On fruit, there is also strong control (air & road) between Lima and some provinces (such as Arequipa) against trafficking fruit.

Its to protect fruit growing areas like Mahes valley from accidental transportation of disease; as fruit production is a major part of the economy.   (Worryingly I note that 90% of their fertiliser comes from Russia & Ukraine though ...... oops! )

Back to overstaying. I think good presentation and having a good excuse for overstaying would be key to the best outcome especially if intending future visits. You never know when you might return again and computers never forget ..... unless they want to.

Now if only there was a way to import or buy a car in Peru cheaply.

I am a US citizen with a Peruvian fiance. I arrived in Peru on June 14th, 2021. I left February 2nd, 2022. Obviously, I overstayed my visa. Upon departure I paid the overstay fine and even asked the gentleman if I would have any problems returning and he said no. One thing that struck me odd was that the fine did not seem to add up; it seemed as if I only paid for the days past 183 eve though I was given 90 days upon entry. Strange. But anyway I paid the fine without any drama. I have a flight booked for September 10, 2022. This would put me out of Peru for just over 7 months. Do you predict any problems for me? Has enough time passed for me to return without incident? Being denied entry would be an absolute nightmare for me.

On a side note, I also had my passport renewed so I would be entering with a new passport number. Does this matter/affect the situation in any way?
Thank you very much!
I'd buy the ticket from a travel agency after having them research the situation.

I might also contact the nearest relevant consulate or embassy for input.

I'd also query the airline.

Seven months seems long enough, but during The Situation, things are subject to change .. and the enforcement of rules cannot be reliably predicted months in advance by the layperson Expats who populate our forums.  The new passport number is more likely to help than hurt in this scenario.

On the day of the flight, dress impeccably in suit or jacket and tie and have your papers in order.  Answer any questions succinctly without unnecessary elaboration.  Have an answer ready to the question ... why did you overstay?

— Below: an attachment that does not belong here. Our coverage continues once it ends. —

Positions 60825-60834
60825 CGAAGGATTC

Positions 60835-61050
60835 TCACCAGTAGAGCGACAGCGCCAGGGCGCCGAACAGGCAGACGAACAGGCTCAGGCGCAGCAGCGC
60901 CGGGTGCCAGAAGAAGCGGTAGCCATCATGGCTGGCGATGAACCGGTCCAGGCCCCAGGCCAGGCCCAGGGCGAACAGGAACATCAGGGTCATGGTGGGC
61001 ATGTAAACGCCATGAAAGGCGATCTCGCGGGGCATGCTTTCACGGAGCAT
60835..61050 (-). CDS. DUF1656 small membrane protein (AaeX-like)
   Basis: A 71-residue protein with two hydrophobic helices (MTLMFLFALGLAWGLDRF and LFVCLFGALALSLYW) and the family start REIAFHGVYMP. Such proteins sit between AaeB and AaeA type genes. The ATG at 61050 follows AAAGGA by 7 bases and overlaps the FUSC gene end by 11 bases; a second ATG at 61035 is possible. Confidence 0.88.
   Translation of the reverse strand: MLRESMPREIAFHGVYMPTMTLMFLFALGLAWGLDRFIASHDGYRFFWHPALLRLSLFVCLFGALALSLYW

Another thing...

Bring the old passport with you in addition to the new one, but don't offer it unless they ask for it.


Thank you for the advice! Also, do you recommend I bring and present the receipt for the overstay fine? I have it in my possession. Also, the fine was in the amount of 345 soles, which if I divide by 4.4 per day comes to about 79 days. Is this considered to be an excessive overstay? And yes, I've been scratching my head about how they calculated that given my original 90 day visa... but oh well it wasn't up to me. 
I overstayed in Colombia earlier this year for about a week while I had a health issue and didn't want to travel before my 90-day deadline.  When I went through the airport checks, nobody seemed to notice the overstay -- there was no fine, no questioning.

I suspect the same thing may have happened in your case:  some lower-level officer made a minor screw-up.  I wouldn't worry about it since there likely is no way to find out why something did or did not happen in this case .. and I perceive there is nothing you can do about it that's worth doing.


I'd bring the overstay receipt you mentioned, but again, no need to offer it unless there's an issue or they ask for it.


Is 79 days a long overstay?  Historically, for Peru, it's not.  During The Situation we are currently in, opinions on this may vary.  I paid a 200 USD fine for my overstay in Lima several years ago.  Nobody seemed surprised .. and I was glad to pay the fine quickly and promptly get on my flight.


Great advice, great anecdotes, thank you! So on the topic of being banned: would they (immigrations) tell me I was banned from re-entry or would I have to go and be denied entry to find out?
I have never heard of anybody being banned by Lima authorities, especially no well-dressed North American, for an overstay issue.

However, during The Situation, anything is possible.